Why It Works
- A golden pastry crust replaces the slightly dried-out edges and soggy middle of sponge cake in "traditional" Boston cream pie.
- The crisp shell provides a textural contrast to the soft filling and glaze.
- The slightly savory flavor of the pie crust balances the sweetness of the other components.
Nobody seems to be able to tell me why Boston cream pie, which is so obviously not a pie, has that name. Yet despite the troublesome moniker, Boston cream pie (and its counterpart, the Boston cream doughnut), with its layers of sponge cake, vanilla pudding, and a slick of sweet dark chocolate glaze, is awesome, or "wicked awesome", as the locals might say. So it stands to reason, wouldn't making an actual pie version be all the more awesome?
Since the weakest part of the traditional Boston cream pie is usually the sponge cake—the exposed layers tend to dry out on the edges and get soggy in the middle— I propose that we swap it out for something better. This pie ditches the sponge in favor of a crisp, slightly savory pie crust. The crust is filled with rich vanilla pudding and covered with the traditional dark chocolate glaze. It provides great texture and a bit of salty contrast against the sweetness of the pudding, and it's blind-baked to a golden brown to stand up to the creamy filling.
Celebrate this classic dessert with a pie-itized version. It's a great early spring pie to tide you over until the local fruit comes in, and it's a home run treat while watching baseball, whether you're rooting for the Sox or the Yankees.
One half recipe easy pie dough, shaped and chilled in a pie plate
1 quart whole milk
1 tablespoon vanilla extract
10 ounces (about 1 1/2 cups) granulated sugar, divided
Pinch of salt
7 egg yolks
2 ounces (about 1/2 cup) cornstarch
5 ounces dark chocolate, chopped (about 1 cup)
4 ounces heavy cream (about 1/2 cup)
2 tablespoons light corn syrup
Adjust oven rack to lower-middle position and preheat oven to 425°F (220°C). When oven is ready, line chilled pie shell with foil or parchment paper and fill with weights (I reuse dried beans for this), and bake on lowest rack of oven for 15 minutes. Remove weights and liner, turn pie, and bake until bottom crust is a light golden brown, about 10 minutes more. Remove pie shell from oven and allow to cool completely.
In a large saucepan, stir together milk, vanilla, half of sugar, and salt. In a large bowl, whisk together egg and egg yolks. Add starch and remaining sugar and whisk until very pale yellow in color, about 2 minutes. Set aside. Place saucepan with milk mixture over low heat and bring to a simmer, stirring occasionally. When it starts to bubble, remove from heat. Temper eggs with the hot liquid in small amounts, whisking constantly with each addition. Once all of the liquid has been poured into eggs, pour the mixture back into pot and whisk constantly over low heat until mixture begins to thicken and bubble. From the point you see the first bubble, whisk for 2 additional minutes, then pour the custard into pie shell and press plastic wrap against the top. Allow custard to cool at room temperature, then chill in the fridge for at least 2 hours.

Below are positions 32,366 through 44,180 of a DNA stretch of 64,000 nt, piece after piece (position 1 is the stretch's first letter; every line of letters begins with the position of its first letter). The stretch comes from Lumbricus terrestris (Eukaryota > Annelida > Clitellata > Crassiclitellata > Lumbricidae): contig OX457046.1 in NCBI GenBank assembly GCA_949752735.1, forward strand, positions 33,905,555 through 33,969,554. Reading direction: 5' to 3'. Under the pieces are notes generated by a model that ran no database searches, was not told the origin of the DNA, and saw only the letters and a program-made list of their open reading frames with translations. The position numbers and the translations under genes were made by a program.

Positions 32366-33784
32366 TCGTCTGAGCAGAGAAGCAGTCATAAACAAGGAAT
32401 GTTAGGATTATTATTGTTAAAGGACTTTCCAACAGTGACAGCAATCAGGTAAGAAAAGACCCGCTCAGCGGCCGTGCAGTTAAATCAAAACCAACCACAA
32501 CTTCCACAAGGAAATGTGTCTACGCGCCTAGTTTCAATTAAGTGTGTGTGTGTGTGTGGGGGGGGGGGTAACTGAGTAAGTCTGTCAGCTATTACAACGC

When you are ready to serve, place chopped chocolate in a bowl. In a medium saucepan, combine cream and corn syrup and bring to a simmer over medium heat. Once cream begins to simmer, pour cream over chocolate and allow to sit for 2 minutes. Stir mixture until chocolate is smooth. Pour the chocolate glaze over the top of the chilled pie and smooth with an offset spatula, and serve immediately.
9-inch pie plate
|Nutrition Facts (per serving)|
|Servings: 8 to 10|
|Amount per serving|
|% Daily Value*|
|Total Fat 29g||37%|
|Saturated Fat 14g||69%|
|Total Carbohydrate 77g||28%|
|Dietary Fiber 3g||9%|
|Total Sugars 49g|
|Vitamin C 0mg||0%|
|*The % Daily Value (DV) tells you how much a nutrient in a food serving contributes to a daily diet. 2,000 calories a day is used for general nutrition advice.|